HC Deb 11 July 2002 vol 388 cc1173-4W
Chris Grayling

To ask the Secretary of State for Education and Skills (1) what measures are being taken to ensure that the additional funds provided to local education authorities secure a significant reduction in the backlog on school building repairs identified in the 2001 Asset Management Plan: [678071

(2) when she will set a timetable for the elimination of the backlog on repairs to the school building stock; [67808]

(3) what steps she has taken to monitor annual progress towards the delivery of (a) new schools and (b) the refurbishment of schools as promised in the 2000 comprehensive spending review; [67809]

(4) what steps she is taking to ensure that the public funds allocated under the current comprehensive spending review are spent on (a) new schools and (b) refurbishment of schools. [67810]

Mr. Ivan Lewis

The great bulk of capital funding for schools is now allocated by formula to schools and local education authorities for them to address the investment priorities of their school buildings. These priorities are decided locally in the context of each authority's Asset Management Plan. The Department appraises each plan to ensure that prioritisation is done in an open, rigorous and consultative process, based on a full survey of the building needs of all the schools in the authority, and reflecting Government priorities. This process increases the amount and quality of local decision making and reduces the bureaucratic burden of bid based and hypothecated funding.

While we wish to see the backlog of repairs eliminated, and provided £1.3 billion of New Deal for Schools capital grant funded from the windfall tax from 1998 until 2001 directly to address the most urgent needs, we also wish to move away from the patch and mend approach of the past to a strategic modernisation of our schools. Subsequent capital funding, such as the £6.5 billion being made available over the two years to 2003–04, is intended both to address repair needs and to take forward the modernisation of schools for the teaching and learning needs of the 21st century. Progress on each of these objectives will depend on the balance of local priorities in each local authority between repairs and modernisation needs.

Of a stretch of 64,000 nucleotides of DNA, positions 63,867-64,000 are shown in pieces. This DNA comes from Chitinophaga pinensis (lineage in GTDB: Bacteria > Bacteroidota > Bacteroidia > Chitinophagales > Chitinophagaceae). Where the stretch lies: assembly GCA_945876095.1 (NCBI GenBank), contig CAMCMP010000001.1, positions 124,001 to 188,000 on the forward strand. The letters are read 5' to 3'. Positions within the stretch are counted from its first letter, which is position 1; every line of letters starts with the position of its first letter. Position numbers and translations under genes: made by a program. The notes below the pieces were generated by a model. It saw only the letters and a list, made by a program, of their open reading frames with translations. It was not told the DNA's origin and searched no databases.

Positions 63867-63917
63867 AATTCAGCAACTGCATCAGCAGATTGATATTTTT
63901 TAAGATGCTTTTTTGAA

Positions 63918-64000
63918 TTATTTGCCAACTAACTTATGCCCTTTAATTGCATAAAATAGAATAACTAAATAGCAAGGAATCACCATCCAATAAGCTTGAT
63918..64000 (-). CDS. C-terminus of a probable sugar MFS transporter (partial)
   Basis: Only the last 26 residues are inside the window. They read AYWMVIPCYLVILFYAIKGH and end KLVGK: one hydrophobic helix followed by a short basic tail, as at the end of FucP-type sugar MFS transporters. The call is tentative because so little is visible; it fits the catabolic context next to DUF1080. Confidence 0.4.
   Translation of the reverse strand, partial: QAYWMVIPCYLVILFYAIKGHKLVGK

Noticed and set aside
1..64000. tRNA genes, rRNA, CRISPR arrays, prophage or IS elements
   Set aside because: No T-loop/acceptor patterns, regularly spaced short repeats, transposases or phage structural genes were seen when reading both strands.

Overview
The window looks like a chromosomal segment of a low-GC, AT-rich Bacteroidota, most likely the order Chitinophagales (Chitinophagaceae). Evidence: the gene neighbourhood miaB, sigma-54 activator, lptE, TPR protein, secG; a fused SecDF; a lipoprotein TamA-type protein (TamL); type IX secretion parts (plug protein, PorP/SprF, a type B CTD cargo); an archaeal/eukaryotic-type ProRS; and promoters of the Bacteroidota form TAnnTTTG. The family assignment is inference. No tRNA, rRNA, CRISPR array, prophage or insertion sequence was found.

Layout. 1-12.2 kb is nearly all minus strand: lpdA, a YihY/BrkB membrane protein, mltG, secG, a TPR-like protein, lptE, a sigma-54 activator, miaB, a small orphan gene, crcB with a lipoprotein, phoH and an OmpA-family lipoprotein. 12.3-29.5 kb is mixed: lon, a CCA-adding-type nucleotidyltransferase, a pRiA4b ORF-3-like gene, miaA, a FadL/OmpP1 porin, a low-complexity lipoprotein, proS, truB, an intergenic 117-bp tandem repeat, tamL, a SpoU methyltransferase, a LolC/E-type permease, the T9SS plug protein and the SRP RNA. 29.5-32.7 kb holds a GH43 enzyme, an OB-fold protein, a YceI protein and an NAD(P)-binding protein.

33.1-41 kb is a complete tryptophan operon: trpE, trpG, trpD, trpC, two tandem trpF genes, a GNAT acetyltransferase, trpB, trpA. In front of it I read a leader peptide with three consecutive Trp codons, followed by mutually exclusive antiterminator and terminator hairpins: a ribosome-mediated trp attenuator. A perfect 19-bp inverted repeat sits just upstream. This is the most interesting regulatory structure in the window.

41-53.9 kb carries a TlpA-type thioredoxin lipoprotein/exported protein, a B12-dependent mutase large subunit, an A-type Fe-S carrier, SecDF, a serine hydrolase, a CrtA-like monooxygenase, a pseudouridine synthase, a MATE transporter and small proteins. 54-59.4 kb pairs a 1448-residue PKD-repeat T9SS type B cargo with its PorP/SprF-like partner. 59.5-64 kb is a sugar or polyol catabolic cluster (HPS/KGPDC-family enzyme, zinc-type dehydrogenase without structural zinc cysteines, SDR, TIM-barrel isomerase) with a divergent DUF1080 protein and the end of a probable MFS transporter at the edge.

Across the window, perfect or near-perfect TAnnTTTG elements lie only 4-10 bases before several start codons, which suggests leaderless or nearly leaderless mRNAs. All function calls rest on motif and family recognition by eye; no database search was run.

To reduce the bureaucratic burden, the Department does not require detailed information on how formulaic capital funding is invested. We do, however, have more detailed information on how capital funding is used from bid based programmes, including the New Deal for Schools from the windfall tax, the Private Finance Initiative and the Targeted Capital Fund, as well as investment in schools in the voluntary aided sector. Asset Management Plan returns provide periodic information on needs and, from this year, also on major capital projects in each authority. We have recently conducted a sample survey of the use of major formulaic programmes, and are considering how this information could be extended with minimum bureaucracy to provide evidence from which a national picture can be extrapolated.